17            Now, the second part of this same conversation held on the same

18    day, but I do wish to draw your attention to the fact that you will see at

19    the very beginning that a different story is being told now, after a break

20    for lunch and after the witness was warned that he hadn't done his

21    homework properly and now he has to tell a different story.  So we'll now

22    hear that different story after the instructor gave him instructions as to

23    how he should tell that story.  So please play that second excerpt.

24            JUDGE MAY:  We'll certainly do that.  We'll come back to any

25    allegations that you are making and explore what they are.

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Page 13719

 1            MS. UERTZ-RETZLAFF:  Yes.  And I would like to object against this

 2    way that he actually indicates there was an instructor telling him what he

 3    has to tell.

 4            JUDGE MAY:  No.  He can put it to the witness in due course.  Yes,

 5    a matter for the witness.

 6            THE INTERPRETER:  Microphone for Judge May, please.

 7            JUDGE MAY:  I'm sorry.  Let's play the tape.  The witness, in due

 8    course -- private session.  The witness, in due course, can deal with

 9    these allegations that are being made.

10   [Private session] [Confidentiality lifted by order of the Chamber]

11            THE REGISTRAR:  Okay.  We're in private session.

12                          [Videotape played]

13            "MR. HARDIN:  The time is approximately 1422 --"

14            THE ACCUSED: [Interpretation] Please -- I apologise for the

15    interruption.  Will you stop, please.  I asked you to start this second

16    clip from 1249, 12 hours, 49 minutes, please, and not 1422 minutes, as it

17    says on the tape.  You have the time indicated in the top left-hand

18    corner.  From 1249, please.

19            It is indicative of what I am saying and claiming, and it takes

20    very little time, because in the meantime there was a lunch break.

21                          [Trial Chamber and registrar confer]

22            THE ACCUSED: [Interpretation] I don't understand why this is

23    taking so long.  It was just a minute prior to what was played a moment

24    ago.

25                          [Videotape played]

Page 13720

 1            "MR. HARDIN:  The time right now is approximately 1422, on the

 2    19th of February.  We just had a lunch break.  And Mr. Babic, I need to

 3    remind you of your warnings again.  Do you have any questions about your

 4    warnings?

 5            "MILAN BABIC:  No.

 6            "MR. HARDIN:  Okay.  All right.  I will move on to the area of

 7    Western Slavonia.

 8            "MR. MUELLER:  Let him make a short remark, please, he's going to

 9    make a short remark.

10            "MR. HARDIN:  Apparently you wanted to say something, according to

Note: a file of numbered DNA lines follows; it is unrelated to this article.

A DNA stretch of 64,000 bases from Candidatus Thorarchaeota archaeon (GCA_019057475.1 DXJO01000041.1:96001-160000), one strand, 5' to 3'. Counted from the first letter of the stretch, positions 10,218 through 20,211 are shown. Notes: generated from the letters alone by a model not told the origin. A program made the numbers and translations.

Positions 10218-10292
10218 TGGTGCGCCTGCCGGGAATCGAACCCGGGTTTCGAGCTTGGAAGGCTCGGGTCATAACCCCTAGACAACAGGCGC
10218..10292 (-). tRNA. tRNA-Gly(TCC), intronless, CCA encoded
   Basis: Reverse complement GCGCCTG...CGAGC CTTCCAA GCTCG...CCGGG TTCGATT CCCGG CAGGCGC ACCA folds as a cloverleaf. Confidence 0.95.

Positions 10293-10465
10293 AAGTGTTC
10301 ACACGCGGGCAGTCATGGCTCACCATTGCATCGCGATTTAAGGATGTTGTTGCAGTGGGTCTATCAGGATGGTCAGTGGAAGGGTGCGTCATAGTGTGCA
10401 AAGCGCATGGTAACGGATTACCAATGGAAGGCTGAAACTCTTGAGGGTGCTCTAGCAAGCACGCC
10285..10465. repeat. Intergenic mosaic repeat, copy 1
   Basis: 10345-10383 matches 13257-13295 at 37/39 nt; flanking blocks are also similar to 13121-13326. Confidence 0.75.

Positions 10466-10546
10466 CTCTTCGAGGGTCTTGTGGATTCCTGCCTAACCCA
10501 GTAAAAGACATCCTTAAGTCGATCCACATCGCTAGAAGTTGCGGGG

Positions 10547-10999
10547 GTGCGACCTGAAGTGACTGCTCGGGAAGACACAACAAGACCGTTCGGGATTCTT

11    Mr. Mueller.

12            "MR. MUELLER:  But short, but short, please.

13            "MILAN BABIC:  Yes, in reference to our previous talks concerning

14    my meetings with Mr. Milosevic.  And when I spoke of that meeting in May

15    1995 with Milosevic, I remembered, in connection with one of your

16    questions, whether the people from -- the members of the delegation from

17    Krajina, whether they have any proposals, names for a new commander of the

18    army of Serbian Krajina, I remember, I recollect, and I can answer yes,

19    there was this proposal.  Borislav Mikelic asked that the newly appointed

20    commander be Mile Novakovic, General Mile Novakovic.  Then Milosevic made

21    a negative comment in connection with this person and stopped this

22    discussion.

23            Secondly, what I would like to add --"

24            THE ACCUSED: [No interpretation]

25            JUDGE MAY:  Yes, we'll stop the playing.

Page 13721

 1            Yes, Mr. Milosevic.  You've got a minute or two more, and then if

 2    you're going to suggest that this witness has been instructed in some way,

 3    you must do so.

 4            And we'll go back into open session.  We are in open --

 5                          [Open session]

 6            THE REGISTRAR:  We're in open session, Your Honours.

 7            JUDGE MAY:  Yes.

 8            MR. MILOSEVIC: [Interpretation]

 9       Q.   In this interview, do we see that there was a lunch break after a

10    certain period of time and that after that lunch break the investigator

11    asks his collocutor, in this case Witness Croat MILAN BABIC, whether he has

12    anything to add, and he says that he hasn't?  And then we see his

13    representative, attorney, telling him - his legal representative - that he

14    has something to say, that he has forgotten to say something.  I don't

15    want to mention the name of his legal representative, as this is the only

16    witness we have had so far with an attorney sitting in the courtroom while

17    he's testifying.  And then he makes a statement that he has remembered.

18    So during the lunch break he remembered something that he answered three

19    times in the negative, that he didn't know and that couldn't remember,

20    that he suddenly remembered.

21            JUDGE MAY:  Mr. Milosevic, we've just seen all of this.  Why don't

22    you come to the point?

23            THE ACCUSED: [Interpretation] The point is that those two

24    statements are in complete contradiction with one another, Mr. May.

25            JUDGE MAY:  The question is:  How did the witness come to make the

Page 13722

 1    second statement?  That's the question.

 2            THE ACCUSED: [Interpretation] I assume, and I'm asking him:  Did